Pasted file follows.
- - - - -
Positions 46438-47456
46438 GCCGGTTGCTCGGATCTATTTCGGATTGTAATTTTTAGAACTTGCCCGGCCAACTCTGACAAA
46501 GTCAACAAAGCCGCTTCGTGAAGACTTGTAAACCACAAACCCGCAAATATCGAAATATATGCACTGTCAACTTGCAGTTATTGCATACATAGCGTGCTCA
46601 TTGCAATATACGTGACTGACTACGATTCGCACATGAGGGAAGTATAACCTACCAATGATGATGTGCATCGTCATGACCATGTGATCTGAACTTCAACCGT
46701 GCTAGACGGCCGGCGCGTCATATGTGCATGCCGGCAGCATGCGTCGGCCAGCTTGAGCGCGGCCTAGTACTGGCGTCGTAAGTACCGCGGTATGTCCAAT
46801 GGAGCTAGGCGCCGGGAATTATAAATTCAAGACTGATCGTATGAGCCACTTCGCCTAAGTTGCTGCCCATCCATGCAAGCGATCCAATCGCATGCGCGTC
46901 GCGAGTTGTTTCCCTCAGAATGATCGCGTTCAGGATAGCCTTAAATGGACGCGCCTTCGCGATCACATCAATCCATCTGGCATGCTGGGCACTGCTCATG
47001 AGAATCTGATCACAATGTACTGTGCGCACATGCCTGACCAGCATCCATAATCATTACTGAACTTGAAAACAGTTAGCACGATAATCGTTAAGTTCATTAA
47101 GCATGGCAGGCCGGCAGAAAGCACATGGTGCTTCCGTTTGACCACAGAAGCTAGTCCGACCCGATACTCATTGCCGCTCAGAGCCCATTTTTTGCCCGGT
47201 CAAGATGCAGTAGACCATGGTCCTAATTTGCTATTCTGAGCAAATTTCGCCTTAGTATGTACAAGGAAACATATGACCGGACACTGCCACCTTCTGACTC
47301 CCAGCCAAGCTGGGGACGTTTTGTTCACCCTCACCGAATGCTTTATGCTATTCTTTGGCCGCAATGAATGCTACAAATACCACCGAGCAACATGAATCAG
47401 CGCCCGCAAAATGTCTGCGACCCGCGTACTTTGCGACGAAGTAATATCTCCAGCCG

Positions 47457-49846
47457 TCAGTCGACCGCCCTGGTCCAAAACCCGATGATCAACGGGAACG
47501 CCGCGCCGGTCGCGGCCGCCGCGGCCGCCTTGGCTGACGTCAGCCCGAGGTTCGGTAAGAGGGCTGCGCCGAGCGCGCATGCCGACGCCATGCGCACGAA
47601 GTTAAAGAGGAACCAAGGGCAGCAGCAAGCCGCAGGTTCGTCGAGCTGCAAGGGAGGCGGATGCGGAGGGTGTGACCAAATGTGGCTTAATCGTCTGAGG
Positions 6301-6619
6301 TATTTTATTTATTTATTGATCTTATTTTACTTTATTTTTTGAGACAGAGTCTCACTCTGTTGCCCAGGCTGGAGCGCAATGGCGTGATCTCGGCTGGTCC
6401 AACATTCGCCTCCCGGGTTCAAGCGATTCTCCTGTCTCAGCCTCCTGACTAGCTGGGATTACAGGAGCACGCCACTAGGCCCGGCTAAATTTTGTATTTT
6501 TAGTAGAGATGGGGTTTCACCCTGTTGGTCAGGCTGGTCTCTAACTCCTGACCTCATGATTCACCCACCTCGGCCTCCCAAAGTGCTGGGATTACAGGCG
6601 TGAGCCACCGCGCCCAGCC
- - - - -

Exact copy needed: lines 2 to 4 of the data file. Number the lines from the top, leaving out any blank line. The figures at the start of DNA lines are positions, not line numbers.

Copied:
46438 GCCGGTTGCTCGGATCTATTTCGGATTGTAATTTTTAGAACTTGCCCGGCCAACTCTGACAAA
46501 GTCAACAAAGCCGCTTCGTGAAGACTTGTAAACCACAAACCCGCAAATATCGAAATATATGCACTGTCAACTTGCAGTTATTGCATACATAGCGTGCTCA
46601 TTGCAATATACGTGACTGACTACGATTCGCACATGAGGGAAGTATAACCTACCAATGATGATGTGCATCGTCATGACCATGTGATCTGAACTTCAACCGT